Malaysia is a bubbling, bustling melting-pot of races and religions where Malays, Indians, Chinese and many other ethnic groups live together in peace and harmony. Our multiculturalism has made Malaysia a gastronomical paradise and home to hundreds of colourful festivals. Malaysians are very relaxed, warm and friendly.
Geographically, Malaysia is almost as diverse as its culture. 11 states and 2 federal territories (Kuala Lumpur and Putrajaya) form Peninsular Malaysia which is separated by the South China Sea from East Malaysia which includes the 2 states (Sabah and Sarawak on the island of Borneo) and a third federal territory, the island of Labuan.
One of Malaysia’s key attractions is its extreme contrasts which further add to this theme of ‘diversity’. Towering skyscrapers look down upon wooden houses built on stilts while five-star hotels sit just metres away from ancient reefs.
Rugged mountains reach dramatically for the sky while their rainforest-clad slopes sweep down to floodplains teeming with forest life. Cool highland hideaways roll down to warm, sandy beaches and rich, humid mangroves.
People & Language
Malays comprise 69.1% of the population, while the Chinese, Indian and Bumiputeras and other races make up the rest of the country’s population.
While Malay is the national language the many ethnic groups also converse in their various languages and dialects, but English is also widely spoken.
Islam is the official religion of the country, but other religions such as Buddhism and Christianity are widely and freely practised.
The monetary unit of the country is Ringgit Malaysia and is written as RM or MYR. The exchange rate is valued at USD1 = RM4.27. Notes are available in RM1, RM5, RM10, RM20, RM50, and RM100 denominations, while coins are issued in 5, 10, 20 and 50 sen (cents) denominations. Foreign currencies can be exchanged at banks and money changers. View the latest exchange rates here www.xe.com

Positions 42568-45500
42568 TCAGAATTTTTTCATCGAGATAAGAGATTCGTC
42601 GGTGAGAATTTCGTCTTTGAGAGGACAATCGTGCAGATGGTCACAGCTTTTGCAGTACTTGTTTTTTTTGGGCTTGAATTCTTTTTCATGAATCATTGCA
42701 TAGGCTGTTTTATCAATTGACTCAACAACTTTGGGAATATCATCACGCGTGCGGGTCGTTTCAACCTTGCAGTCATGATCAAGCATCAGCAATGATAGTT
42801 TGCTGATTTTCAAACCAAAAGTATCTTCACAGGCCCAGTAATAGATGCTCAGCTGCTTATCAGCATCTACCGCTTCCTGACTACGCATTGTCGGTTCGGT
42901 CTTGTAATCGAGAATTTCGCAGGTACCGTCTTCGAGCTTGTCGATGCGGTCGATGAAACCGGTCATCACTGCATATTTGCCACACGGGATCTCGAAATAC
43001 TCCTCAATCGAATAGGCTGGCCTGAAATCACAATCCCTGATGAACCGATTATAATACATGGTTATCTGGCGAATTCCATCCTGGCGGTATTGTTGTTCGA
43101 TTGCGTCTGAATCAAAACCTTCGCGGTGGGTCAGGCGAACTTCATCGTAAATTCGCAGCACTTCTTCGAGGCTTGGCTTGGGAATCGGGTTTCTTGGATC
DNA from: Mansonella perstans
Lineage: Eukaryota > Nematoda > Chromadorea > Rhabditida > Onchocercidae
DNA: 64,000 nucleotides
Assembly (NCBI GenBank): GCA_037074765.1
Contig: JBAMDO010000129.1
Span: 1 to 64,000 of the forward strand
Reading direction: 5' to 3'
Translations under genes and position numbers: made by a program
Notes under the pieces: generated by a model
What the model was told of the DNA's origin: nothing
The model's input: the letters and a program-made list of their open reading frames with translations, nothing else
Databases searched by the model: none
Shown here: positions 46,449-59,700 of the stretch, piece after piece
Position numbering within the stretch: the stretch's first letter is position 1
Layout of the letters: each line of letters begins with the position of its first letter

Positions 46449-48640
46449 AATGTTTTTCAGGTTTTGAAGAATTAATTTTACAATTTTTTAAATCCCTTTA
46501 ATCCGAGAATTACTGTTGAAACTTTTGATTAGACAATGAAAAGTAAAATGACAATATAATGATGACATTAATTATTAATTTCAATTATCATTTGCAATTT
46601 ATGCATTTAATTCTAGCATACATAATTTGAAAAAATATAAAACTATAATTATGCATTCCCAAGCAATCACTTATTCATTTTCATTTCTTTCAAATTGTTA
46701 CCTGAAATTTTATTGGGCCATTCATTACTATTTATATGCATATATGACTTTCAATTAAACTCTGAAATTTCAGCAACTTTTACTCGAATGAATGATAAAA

Visitors to Malaysia must hold a valid passport or travel document with a minimum validity of six months beyond the intended visiting period. Immigration and customs checkpoints are situated at all air, sea, road and rail entry points. Every visitor to Malaysia has to fill in a Disembarkation Card (IMM. 26). The card has to be handed over to the Immigration Officer on arrival together with the national passport or other internationally recognised travel document endorsed for travel into Malaysia.
A passport/travel document is also necessary for travel between Sabah and Sarawak. Visitor passes issued for entry into Peninsular Malaysia are not valid for entry into Sarawak. Fresh visit passes must be obtained on arrival at the point of entry in Sarawak. However, subject to conditions stipulated, visit passes issued by the Immigration Authorities in Sabah and Sarawak are valid for any part of Malaysia.
Commonwealth Citizens (except Bangladesh/India, Pakistan and Sri Lanka), British Protected Persons or Citizens of the Republic of Ireland and Citizens of Switzerland, Netherlands, San Marino and Liechtenstein.
Free Visa For Social & Business Visit Not Exceeding Three Months
Citizens of Albania, Austria, Algeria, Belgium, Czech Republic, Republic of Slovakia, Denmark, Finland, Germany, Hungary, Iceland, Japan, South Korea, Luxembourg, Norway, Sweden, Italy, United States of America, Bahrin, Jordan, Kuwait, Lebanon, Egypt, Morocco, North Yemen, Oman, Saudi Arabia,Qatar United Arab Emirates, Turkey and Tunisia
One Month Nationals Of Asean Countries
14 DAYS Citizens of Afghanistan, Iran, Iraq, Libya, Syria, South Yemen
1 WEEK Citizens of Bulgaria, Romania and Russia
*Further information on the country can also be obtained from the Malaysian government’s official portal, www.malaysia.gov.my.